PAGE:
Now referring to the drawings,
In accordance with one exemplary embodiment, computer 14 comprises a processor having a combination of hardware and/or software/firmware with a computer program that, when loaded and executed, permits the processor of the computer to operate such that it carries out the methods described herein. In accordance with one exemplary embodiment, computer 14 further includes an RFID reader 36 that decodes the bits of information from the passive RFID tag 32 based on the bit order and converts the received information into changing X-Y coordinates used to move the cursor across the display screen of the computer 14. The RFID reader 36 can be an integral part of the computer 14 or a separately attached component depending on the application.
The ball 16 can be any conventional ball that moves in both the x-direction and the y-direction at various rates under the control of an operator of the mouse. The x-axis wheel 18 contacts ball 16 and moves relative to the motion of ball 16. For example, if ball 16 rolls left along the x-axis, then x-axis wheel 18 rotates in a direction (e.g., clockwise) indicative of ball 16 moving in the left direction along the x-axis. When ball 16 rolls right along the x-axis, then x-axis wheel 18 rotates in another direction (e.g., counterclockwise) indicative of ball 16 moving in the right direction along the x-axis. When ball 16 moves up or down along the y-axis, then x-axis wheel 18 remains unmoved and y-axis wheel 20 moves accordingly.
In accordance with one exemplary embodiment, the x-axis wheel 18 and the y-axis wheel are at 90 degrees with respect to each other. The x-axis wheel 18 and the y-axis wheel translate the motion of ball 16 into X and Y coordinates respectively. Each sensor wheel (18, 20) can rotate in a 360-degree rotation in accordance with one exemplary embodiment. The size of each sensor wheel is dependent on the size of ball 16 and can vary depending on the application. The x-axis wheel 18 and the y-axis wheel activate the first set of sensing devices 22 and the second set of sensing devices 24 respectively; however, for simplistic purposes the configuration and operations of the x-axis wheel 18 and the first set of sensing devices 22 are discussed in greater detail. In one exemplary embodiment, the x-axis wheel 18 has magnetic strips 40 and not-magnetic spaces 42 along its outer periphery as shown in
In accordance with one exemplary embodiment, the filtered voltage signals result in a square wave with frequency directly proportional to the speed of the rotating x-axis wheel. As such, the rate at which ball 16 is rotating in the X-Y direction may be determined by the pulses of the square wave, which may also be decoded by the RFID reader 36 to move the cursor across the display screen of the computer 14 at the detected rate. The filter devices 50 reduce electrical noise and increase the rise and fall transition of the square waveform.
The voltage signals generated from the coils 44, 46 determine direction (left or right) at which the x-axis wheel is rotating. In operation, when x-axis wheel 18 is rotating counterclockwise indicative of the x-axis wheel moving in the left direction, one of the magnetic strips 40 passes coil 44 (#1) first then coil 46 (#2) next. When the x-axis wheel 18 is rotating clockwise indicative of the x-axis wheel moving in the right direction, one of the magnetic strips 40 passes coil 46 (#2) first then coil 44 (#1) next. The magnetic strips 40 are spaced such that the magnets create the pulses previously described. This technique of offsetting the coils (44, 46) is used for this type of speed/direction sensing.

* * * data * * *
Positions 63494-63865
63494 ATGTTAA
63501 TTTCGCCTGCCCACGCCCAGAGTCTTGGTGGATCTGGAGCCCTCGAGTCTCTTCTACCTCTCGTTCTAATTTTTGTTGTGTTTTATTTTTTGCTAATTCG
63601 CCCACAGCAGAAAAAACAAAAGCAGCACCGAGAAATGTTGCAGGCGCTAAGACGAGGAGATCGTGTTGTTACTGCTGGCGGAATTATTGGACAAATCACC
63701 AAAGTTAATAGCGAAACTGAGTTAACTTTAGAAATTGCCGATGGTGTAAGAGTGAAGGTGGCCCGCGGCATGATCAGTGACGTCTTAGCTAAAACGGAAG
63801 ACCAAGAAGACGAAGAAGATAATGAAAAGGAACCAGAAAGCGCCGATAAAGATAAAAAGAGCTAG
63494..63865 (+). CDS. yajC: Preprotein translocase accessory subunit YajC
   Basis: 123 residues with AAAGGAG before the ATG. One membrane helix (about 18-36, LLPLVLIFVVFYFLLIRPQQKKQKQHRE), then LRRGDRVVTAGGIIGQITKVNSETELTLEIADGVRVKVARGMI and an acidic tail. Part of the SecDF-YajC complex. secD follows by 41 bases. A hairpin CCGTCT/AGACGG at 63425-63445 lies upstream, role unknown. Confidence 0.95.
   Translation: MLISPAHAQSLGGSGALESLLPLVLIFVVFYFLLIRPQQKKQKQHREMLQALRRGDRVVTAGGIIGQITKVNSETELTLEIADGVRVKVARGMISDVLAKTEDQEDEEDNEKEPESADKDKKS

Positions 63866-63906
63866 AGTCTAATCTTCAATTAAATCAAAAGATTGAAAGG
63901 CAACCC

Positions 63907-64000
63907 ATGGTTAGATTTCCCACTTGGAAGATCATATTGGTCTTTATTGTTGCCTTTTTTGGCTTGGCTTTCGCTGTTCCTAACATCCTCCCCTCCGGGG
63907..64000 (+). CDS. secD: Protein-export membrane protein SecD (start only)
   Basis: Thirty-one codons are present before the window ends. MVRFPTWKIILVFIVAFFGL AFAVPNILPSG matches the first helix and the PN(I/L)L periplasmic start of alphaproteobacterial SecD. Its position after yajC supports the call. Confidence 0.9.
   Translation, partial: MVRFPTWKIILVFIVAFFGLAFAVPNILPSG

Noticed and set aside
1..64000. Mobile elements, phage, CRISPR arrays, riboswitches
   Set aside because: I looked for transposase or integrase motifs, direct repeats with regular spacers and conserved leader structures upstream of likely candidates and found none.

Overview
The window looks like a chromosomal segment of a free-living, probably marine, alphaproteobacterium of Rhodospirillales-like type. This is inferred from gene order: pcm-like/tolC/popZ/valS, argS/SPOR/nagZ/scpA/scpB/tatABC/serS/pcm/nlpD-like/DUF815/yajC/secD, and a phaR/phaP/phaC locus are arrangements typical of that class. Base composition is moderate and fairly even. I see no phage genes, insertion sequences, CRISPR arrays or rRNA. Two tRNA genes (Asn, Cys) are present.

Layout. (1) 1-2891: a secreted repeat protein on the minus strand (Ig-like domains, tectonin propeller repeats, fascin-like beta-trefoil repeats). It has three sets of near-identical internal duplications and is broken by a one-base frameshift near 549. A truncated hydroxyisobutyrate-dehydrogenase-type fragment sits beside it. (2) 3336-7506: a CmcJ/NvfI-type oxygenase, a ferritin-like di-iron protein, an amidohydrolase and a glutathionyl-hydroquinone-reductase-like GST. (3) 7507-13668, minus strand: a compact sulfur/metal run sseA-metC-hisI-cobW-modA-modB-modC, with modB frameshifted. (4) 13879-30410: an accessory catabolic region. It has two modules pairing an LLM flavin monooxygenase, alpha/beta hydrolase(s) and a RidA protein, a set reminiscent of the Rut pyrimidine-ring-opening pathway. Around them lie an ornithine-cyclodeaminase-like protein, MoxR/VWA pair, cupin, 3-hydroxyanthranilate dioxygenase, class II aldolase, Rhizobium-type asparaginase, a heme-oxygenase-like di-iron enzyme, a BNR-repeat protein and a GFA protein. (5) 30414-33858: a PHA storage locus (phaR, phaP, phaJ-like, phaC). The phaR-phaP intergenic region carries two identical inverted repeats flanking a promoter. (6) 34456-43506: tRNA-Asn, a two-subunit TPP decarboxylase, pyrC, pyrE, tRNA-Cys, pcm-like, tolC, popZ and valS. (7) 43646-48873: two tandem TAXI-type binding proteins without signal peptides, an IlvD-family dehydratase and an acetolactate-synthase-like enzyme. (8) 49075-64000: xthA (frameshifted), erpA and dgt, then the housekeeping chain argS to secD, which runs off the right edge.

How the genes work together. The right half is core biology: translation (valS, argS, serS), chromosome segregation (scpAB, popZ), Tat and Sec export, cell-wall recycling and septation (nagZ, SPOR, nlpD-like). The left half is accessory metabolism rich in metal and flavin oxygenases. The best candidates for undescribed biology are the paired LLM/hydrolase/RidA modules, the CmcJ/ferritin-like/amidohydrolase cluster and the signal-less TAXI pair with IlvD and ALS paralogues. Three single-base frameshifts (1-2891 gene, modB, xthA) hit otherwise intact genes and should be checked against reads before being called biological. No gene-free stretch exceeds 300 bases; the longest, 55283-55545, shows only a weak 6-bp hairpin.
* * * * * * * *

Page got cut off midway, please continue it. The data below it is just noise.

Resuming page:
It should be understood that the y-axis wheel 18 and the second set of sensing devices 22 may also be configured to operate in a similar fashion to the x-axis wheel 18 and the first set of sensing devices 22 as described above but for sensing a different direction (up/down).
In an alternative exemplary embodiment, the magnetic strips on the x-axis wheel 18 are substituted with small bumps. In this embodiment, the small bumps active the first set of sensing devices 22, which in accordance with another exemplary embodiment comprises spring-loaded switches. Of course, any type of mechanical switches can be implemented in other exemplary embodiments of the present invention. In operation, the small bumps activate the switches in an on/off state when the x-axis wheel 18 rotates. The switches are in a spaced relationship with one another and with respect to the outer circumference the x-axis wheel 18 such that one switch activates before the other switch of the first set of sensing devices 22 during operation. The pattern of the switch positions (open/close) of the switches operating in concert with each other is indicative of the direction (left/right) of ball 16 along the x-axis. In accordance with one exemplary embodiment, the switches open and close at a rate proportional to the speed of the ball 16 along the X direction. The changes in switch position are part of the sensor inputs 34 and can be interpreted as “1”s or “0”s. In accordance with one exemplary embodiment, the filter devices 50 are substituted with switch debounce circuits for filtering the sensor inputs from the switches as shown in